When people begin using alcohol and other drugs, they are generally thinking about the impact it will have on them in that moment. The distraction, alleviation of pain, or feelings of euphoria are a welcome change from their daily struggles; they aren’t thinking about the long-term impact that prolonged, intense substance use can have on their body–and especially on their brain.
The Problem with Feeling Good
Sometimes, too much of a good thing is not a good thing. According to Psychology Today, addictive behaviors, whether they are rooted in substances, sex, gambling or something else, all have some things in common:
- Addiction hijacks the brain’s reward system, using its pathways and neurotransmitters to create an intense “high.”
- The brain then prioritizes these pathways, sacrificing connections to the prefrontal cortex (the part of the brain that helps us make smart choices).
- Attention is then targeted to the preferred substance or activity, as the body craves the good feelings it experienced before.
- Other activities that could trigger the release of the brain’s “feel good” chemicals don’t compare to the overstimulation provided by the drugs, so the brain registers them as less pleasurable and, therefore, less important.
The article is also quick to point out, however, that these changes do not have to be permanent. If a person chooses to stop engaging in the addictive behavior, these brain changes can often be reversed.
The Chicken or the Egg
Many people who suffer from addiction also struggle with mental illness. While it has sometimes been questioned if mental illness is an underlying cause of addiction or if addiction triggers mental health issues, both could be true because the areas of the brain that are involved in mental illness are often the same as those involved in addiction.
According to Web MD, if a person waits too long or engages too heavily in substance use, some changes can become permanent. As the brain becomes more used to the addictive substance, it gets less and less of a “high” off of the old dosage, so the person has to increase how much they use just to feel good; thus begins the cycle of addiction. As mentioned above, brain changes are often reversible if substance use is discontinued, but continued use can lead to a host of problems, including:
- Impaired judgment
- Impulsive decision-making
- Memory issues
- Difficulty learning
Alcohol’s Devastating Impact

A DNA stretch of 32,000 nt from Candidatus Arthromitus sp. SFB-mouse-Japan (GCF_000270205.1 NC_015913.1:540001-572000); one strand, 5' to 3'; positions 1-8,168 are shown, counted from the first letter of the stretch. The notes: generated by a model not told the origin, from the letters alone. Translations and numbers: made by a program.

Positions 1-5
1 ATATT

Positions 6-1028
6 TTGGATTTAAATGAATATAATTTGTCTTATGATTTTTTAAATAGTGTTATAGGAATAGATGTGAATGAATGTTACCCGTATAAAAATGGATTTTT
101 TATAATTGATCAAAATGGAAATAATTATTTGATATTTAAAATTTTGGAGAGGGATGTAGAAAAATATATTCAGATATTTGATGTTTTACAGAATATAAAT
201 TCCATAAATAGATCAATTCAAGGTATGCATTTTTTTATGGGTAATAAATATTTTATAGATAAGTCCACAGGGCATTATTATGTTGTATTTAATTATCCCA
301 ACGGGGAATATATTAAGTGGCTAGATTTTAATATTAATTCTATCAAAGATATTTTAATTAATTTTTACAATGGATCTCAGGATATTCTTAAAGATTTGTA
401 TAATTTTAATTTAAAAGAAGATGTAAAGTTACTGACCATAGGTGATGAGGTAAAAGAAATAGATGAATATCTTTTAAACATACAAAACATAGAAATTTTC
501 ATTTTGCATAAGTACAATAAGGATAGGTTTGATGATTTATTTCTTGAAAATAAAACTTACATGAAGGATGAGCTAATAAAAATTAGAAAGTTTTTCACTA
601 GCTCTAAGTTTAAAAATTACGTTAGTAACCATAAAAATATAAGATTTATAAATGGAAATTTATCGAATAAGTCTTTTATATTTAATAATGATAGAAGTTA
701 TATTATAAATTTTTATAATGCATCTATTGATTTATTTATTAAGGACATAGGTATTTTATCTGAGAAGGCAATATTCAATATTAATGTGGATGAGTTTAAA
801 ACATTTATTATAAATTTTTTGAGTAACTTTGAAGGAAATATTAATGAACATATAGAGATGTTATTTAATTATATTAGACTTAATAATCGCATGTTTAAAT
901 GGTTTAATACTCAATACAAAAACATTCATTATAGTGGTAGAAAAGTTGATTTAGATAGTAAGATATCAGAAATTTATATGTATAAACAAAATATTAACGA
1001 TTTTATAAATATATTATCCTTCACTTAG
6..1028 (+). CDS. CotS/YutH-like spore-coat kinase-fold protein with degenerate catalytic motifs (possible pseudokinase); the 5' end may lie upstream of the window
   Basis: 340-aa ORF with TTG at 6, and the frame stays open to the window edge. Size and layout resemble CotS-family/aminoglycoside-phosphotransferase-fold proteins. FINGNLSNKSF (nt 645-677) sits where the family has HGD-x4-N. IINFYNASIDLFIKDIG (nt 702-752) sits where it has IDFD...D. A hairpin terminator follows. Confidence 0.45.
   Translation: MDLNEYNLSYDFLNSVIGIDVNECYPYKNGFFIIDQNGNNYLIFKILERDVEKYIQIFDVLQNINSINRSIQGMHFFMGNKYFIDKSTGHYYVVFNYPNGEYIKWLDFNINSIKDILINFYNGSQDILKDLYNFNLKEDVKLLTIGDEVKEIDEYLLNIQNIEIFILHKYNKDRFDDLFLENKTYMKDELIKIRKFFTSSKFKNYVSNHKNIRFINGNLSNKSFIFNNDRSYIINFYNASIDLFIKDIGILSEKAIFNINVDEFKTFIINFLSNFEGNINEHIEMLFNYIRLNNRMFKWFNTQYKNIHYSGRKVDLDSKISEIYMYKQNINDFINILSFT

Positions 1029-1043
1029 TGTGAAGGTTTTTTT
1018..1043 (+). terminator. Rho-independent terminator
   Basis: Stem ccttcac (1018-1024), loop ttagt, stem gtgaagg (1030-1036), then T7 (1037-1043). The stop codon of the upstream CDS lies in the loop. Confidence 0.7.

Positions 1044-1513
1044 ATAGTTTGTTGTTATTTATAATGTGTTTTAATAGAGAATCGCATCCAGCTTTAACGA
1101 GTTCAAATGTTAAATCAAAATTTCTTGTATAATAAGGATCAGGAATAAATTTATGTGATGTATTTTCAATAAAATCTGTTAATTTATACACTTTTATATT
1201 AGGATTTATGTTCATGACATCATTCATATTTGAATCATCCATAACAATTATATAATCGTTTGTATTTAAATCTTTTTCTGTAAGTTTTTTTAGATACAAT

Some people assume that because alcohol is legal, it is less damaging than other drugs. This is an especially dangerous myth for a person in active addiction to alcohol. Alcohol can cause a number of nutritional deficiencies, which then lead to observable changes to the brain and body. Prolonged, intense alcohol use can be absolutely devastating to the brain, as detailed by WebMD.
Wernicke-Korsakoff Syndrome (sometimes called “Wet Brain”) is a condition which can be caused by heavy, long-term drinking. The earliest symptoms of Wernicke-Korsakoff Syndrome include:
- Balance and movement issues, which could include leg tremors, a slow and unsteady gait, difficulty standing and getting around, and limb weakness
- Confusion and feeling out of it
- Eye problems, including double vision or droopy eyelids
- Drowsiness/lack of energy
- Rapid heart rate
- Low blood pressure when standing up
As the condition progresses, if treatment is not received and changes are not made, the following symptoms may also appear, indicating possible irreversible damage:
- Long-term memory loss
- Making up stories without realizing it to fill in memory gaps
- Difficulty with language
- Difficulty understanding or processing information
Because it is possible to get to a point where the impact from substance abuse cannot be easily repaired, it is important to address addiction as soon as possible rather than waiting to hit rock bottom.
The SMART Recovery Website suggests a number of changes a person can make, in addition to discontinuing substance use, to heal damage addiction may have caused to their brain. These include:
- Relaxation tools
- Therapy, especially mindfulness activities and meditation
- A healthy diet, including lean proteins like fish and turkey, fresh produce, whole grains, nuts and seeds
At Safe Harbor Recovery Center, we understand that addiction is not a moral failing but a disease that can be successfully treated by using a number of evidence-based methods and customized treatment plans to meet the unique needs of each guest. Call us today. We are here to help.